- Trees and shrubs in urban locations – along streets, parking lots, yards, etc. – lower summer temperatures and gobble up carbon dioxide while generating the oxygen we breathe. Might you consider planting, watering, pruning, or caring for some trees or gardens near you?
- Although numerous municipalities (ex. Great Barrington, MA) have either already issued laws or ordinances against providing free disposable plastic bags to customers, most have not advanced that far due to opposition by customers and commercial establishments because they are so convenient. FYI: studies indicate that most plastic reaching the oceans begins the journey in fresh water, and flows downstream where it is killing marine life and clogging the oceans, where the earth’s food chain begins.
- Try volunteering. Organize or participate in a town or neighborhood cleanup day in spring and fall. Pick up litter wherever it is found (including at the movie theater or Post Office), sweep or rake along the street gutters and storm drains, attend and publicize environmentally oriented events – lectures, events, etc. Talk about this approach with others and share your thoughts. If not you, then who will do it?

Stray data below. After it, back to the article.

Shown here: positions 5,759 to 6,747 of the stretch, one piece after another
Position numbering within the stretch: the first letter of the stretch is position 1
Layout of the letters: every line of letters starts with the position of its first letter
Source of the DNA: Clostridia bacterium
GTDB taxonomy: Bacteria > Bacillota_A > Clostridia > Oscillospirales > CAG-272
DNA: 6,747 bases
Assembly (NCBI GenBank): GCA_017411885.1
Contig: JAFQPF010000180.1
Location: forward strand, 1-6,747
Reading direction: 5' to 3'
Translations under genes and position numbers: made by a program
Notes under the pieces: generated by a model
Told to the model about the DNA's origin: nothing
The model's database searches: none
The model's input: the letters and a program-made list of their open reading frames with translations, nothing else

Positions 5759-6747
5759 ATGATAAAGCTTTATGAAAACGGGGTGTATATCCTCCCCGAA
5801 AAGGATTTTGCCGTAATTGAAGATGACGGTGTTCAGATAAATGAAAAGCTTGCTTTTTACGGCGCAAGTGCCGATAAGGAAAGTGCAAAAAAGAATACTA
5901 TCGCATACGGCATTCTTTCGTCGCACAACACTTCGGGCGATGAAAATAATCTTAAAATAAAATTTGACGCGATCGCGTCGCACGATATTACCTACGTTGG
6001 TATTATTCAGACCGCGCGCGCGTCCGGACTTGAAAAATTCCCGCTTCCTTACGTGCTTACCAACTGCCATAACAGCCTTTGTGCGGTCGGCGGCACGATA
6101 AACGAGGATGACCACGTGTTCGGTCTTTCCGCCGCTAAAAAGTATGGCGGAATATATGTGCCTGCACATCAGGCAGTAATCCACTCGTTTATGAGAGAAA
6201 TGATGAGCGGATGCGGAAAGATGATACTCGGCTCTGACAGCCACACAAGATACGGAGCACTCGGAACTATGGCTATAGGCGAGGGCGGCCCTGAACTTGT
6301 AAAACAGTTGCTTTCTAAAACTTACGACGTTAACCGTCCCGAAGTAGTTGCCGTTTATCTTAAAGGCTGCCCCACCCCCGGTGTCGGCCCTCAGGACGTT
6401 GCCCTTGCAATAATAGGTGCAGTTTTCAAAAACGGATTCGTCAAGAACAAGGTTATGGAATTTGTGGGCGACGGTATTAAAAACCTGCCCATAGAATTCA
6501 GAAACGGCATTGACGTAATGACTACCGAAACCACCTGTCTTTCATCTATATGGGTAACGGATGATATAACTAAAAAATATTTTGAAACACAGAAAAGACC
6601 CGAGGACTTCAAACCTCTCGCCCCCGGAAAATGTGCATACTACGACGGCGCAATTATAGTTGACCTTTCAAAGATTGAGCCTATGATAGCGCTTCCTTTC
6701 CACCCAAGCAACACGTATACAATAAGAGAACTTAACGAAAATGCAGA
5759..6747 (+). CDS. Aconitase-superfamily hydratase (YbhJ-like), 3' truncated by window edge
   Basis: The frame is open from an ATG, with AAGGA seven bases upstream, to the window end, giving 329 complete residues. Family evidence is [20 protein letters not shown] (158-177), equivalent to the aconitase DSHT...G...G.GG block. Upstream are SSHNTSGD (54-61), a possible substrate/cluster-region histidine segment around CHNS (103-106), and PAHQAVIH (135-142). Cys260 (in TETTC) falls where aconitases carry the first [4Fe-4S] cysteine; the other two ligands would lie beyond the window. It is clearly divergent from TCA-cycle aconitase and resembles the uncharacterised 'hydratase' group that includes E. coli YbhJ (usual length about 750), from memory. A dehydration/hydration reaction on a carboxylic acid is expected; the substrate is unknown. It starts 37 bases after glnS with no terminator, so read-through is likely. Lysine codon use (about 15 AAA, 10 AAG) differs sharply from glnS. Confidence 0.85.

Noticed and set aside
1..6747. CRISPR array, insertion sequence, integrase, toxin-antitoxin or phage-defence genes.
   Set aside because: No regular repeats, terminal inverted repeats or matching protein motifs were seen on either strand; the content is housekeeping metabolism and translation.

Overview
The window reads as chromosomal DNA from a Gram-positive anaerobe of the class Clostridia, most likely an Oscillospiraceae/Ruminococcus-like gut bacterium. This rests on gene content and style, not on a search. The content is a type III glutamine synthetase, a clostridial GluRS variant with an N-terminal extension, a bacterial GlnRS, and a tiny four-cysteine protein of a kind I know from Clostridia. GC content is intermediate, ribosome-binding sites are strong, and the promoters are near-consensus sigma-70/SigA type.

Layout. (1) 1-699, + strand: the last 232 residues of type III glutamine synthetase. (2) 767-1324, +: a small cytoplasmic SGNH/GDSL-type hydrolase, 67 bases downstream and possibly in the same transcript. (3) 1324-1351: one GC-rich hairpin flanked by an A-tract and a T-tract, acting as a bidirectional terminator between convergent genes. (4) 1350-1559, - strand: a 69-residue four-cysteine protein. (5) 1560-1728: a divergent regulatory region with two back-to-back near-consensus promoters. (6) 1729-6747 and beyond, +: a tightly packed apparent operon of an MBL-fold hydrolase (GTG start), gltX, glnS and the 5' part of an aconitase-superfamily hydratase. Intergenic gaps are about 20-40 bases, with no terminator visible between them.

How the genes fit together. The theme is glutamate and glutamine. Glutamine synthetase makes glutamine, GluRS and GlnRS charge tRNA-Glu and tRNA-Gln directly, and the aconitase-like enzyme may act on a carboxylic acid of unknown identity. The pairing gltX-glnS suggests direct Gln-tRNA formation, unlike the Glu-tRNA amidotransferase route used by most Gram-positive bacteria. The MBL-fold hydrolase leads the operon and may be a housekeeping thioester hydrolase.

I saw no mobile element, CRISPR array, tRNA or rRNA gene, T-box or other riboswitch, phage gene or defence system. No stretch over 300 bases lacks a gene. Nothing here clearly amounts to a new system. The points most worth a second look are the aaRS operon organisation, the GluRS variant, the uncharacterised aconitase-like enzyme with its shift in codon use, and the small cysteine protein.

- Let your local officials and others know that you care and will support healthy initiatives. Tell them your ideas and suggest programs. Vote for those who fund green.
- Donate time or contribute and support local environmental groups and efforts where you live or visit. Bring home new ideas that you encounter.
Think about the impact…